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Mon Mar 12, 2018, 09:51 AM

Anyone roast their own coffee here?

Got a coffee roaster for Christmas (does about 5 ounces of beans at a shot) and have done about 3-4 pounds so far. Just looking to compare notes as I learn about this art.

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Reply Anyone roast their own coffee here? (Original post)
Cuthbert Allgood Mar 2018 OP
NRaleighLiberal Mar 2018 #1
Cuthbert Allgood Mar 2018 #2
NRaleighLiberal Mar 2018 #3
Cuthbert Allgood Mar 2018 #4
NRaleighLiberal Mar 2018 #5
murielm99 Mar 2018 #7
elleng Mar 2018 #10
elleng Mar 2018 #6
Major Nikon Mar 2018 #9
Dalai_1 Mar 2018 #11
elleng Mar 2018 #12
Dalai_1 Mar 2018 #13
elleng Mar 2018 #14
Major Nikon Mar 2018 #8

Response to Cuthbert Allgood (Original post)

Mon Mar 12, 2018, 09:56 AM

1. Since 2007. Using the same whirly pop stainless steel device!

Sweet Maria is my bean source - focus on Kenya, Ethiopia, Rwanda, Guatemala and dabble in others...tend to do for a City approaching Full city (stop after first crack is complete).

Such fun - amazing - I like the whirly pop because I can do 10 ounces at a time - takes 8-10 minutes on my front porch, using a coleman stove.

What do you think? My feeling is that it is an adjustment - one realizes that Starbucks burns away the regional origins and it all tastes like Charbucks. Home roasted flavors are subtle, fascinating, distinctive. So we now travel with our beans, a grinder and a French Press!

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Response to NRaleighLiberal (Reply #1)

Mon Mar 12, 2018, 10:02 AM

2. I got a FreshRoast SR500 which is an air roaster

I really like it so far. I feel like I need to get a spreadsheet going to keep track of what I liked and what I didn't.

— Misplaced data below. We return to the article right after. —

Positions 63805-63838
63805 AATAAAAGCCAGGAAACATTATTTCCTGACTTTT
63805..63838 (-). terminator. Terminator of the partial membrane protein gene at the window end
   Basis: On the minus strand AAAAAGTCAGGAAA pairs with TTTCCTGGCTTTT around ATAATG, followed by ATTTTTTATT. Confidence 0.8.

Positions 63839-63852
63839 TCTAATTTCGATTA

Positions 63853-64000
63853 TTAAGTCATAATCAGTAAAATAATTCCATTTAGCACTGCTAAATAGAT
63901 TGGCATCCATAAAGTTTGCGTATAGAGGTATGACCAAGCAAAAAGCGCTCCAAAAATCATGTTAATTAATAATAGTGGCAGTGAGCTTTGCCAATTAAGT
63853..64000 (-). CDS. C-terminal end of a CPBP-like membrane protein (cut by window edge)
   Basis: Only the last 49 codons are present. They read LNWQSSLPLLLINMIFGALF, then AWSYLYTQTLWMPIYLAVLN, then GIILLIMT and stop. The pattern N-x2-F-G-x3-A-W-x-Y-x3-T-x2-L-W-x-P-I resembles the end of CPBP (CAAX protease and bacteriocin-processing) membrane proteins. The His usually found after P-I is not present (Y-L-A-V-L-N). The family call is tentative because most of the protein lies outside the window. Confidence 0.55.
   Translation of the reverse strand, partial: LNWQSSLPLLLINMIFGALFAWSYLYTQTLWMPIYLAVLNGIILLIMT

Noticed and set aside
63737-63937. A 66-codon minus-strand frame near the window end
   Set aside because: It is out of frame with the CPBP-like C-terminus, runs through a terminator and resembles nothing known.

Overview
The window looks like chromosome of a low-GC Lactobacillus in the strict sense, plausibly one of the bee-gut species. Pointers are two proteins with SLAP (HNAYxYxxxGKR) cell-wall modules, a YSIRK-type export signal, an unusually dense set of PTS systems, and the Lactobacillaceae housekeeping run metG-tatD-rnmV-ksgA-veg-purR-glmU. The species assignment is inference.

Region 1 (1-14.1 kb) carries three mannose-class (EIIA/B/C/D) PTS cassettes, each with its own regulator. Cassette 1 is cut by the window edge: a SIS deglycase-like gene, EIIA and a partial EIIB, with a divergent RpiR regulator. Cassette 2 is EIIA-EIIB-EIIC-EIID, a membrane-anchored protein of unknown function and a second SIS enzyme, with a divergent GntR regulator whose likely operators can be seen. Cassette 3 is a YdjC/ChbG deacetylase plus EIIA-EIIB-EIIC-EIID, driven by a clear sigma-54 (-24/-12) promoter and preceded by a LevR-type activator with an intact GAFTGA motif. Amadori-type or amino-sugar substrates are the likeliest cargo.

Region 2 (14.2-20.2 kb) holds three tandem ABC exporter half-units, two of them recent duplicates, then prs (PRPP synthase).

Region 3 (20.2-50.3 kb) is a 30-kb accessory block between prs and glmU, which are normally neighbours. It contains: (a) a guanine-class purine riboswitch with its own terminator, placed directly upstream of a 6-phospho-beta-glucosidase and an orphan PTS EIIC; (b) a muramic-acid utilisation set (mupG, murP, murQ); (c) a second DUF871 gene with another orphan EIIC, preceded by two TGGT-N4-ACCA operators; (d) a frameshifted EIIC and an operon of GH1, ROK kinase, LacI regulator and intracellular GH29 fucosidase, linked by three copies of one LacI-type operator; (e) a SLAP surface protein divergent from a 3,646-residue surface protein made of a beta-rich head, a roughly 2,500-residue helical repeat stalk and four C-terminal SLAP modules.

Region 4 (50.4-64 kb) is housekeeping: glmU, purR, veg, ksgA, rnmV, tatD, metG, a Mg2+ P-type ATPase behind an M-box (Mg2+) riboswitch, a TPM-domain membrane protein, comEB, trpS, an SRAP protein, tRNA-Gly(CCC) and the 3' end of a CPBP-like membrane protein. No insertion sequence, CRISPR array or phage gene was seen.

I have always disliked Starbucks for their over roasting and getting rid of any nuance. I do think it is nice to be able to get a somewhat dark roast and still keep the regional tones of the beans. My family got me about 5 pounds of beans with the roaster and all are Central American. I have about a pound left. Personally I like the African beans, so I will start with those when this gift supply is done.

I think it's awesome to just watch the roasting process.

I have been using a metal insert for our Keurig to brew coffee at home and now I think I'm going to get a French Press just so I don't lose the flavors I'm trying to roast.

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Response to Cuthbert Allgood (Reply #2)

Mon Mar 12, 2018, 10:05 AM

3. let's keep the dialog going. Wait until you delve into the African coffees!

Go for a good dry process Ethiopian (very distinctive - to us the brewed coffee tastes like fruity or cocoa notes are in there), a wet process Ethiopian (but keep it in the light side - very subtle - tastes best when it cools down a bit)....and Kenya (kick ass complex flavors - HUGE coffee, but from flavor elements, not from roast!).

have fun - it is an addictive hobby!

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Response to NRaleighLiberal (Reply #3)

Mon Mar 12, 2018, 10:14 AM

4. I love Kenyan coffees

I've read that they are a pain to roast.

I'm starting to get a handle on the different levels of roasts, now it's just figuring out which coffees do best at which roast. My understanding is that most African coffees do well at a city roast (hope I'm using that correctly--just past 1st crack but before 2nd crack).

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Response to Cuthbert Allgood (Reply #4)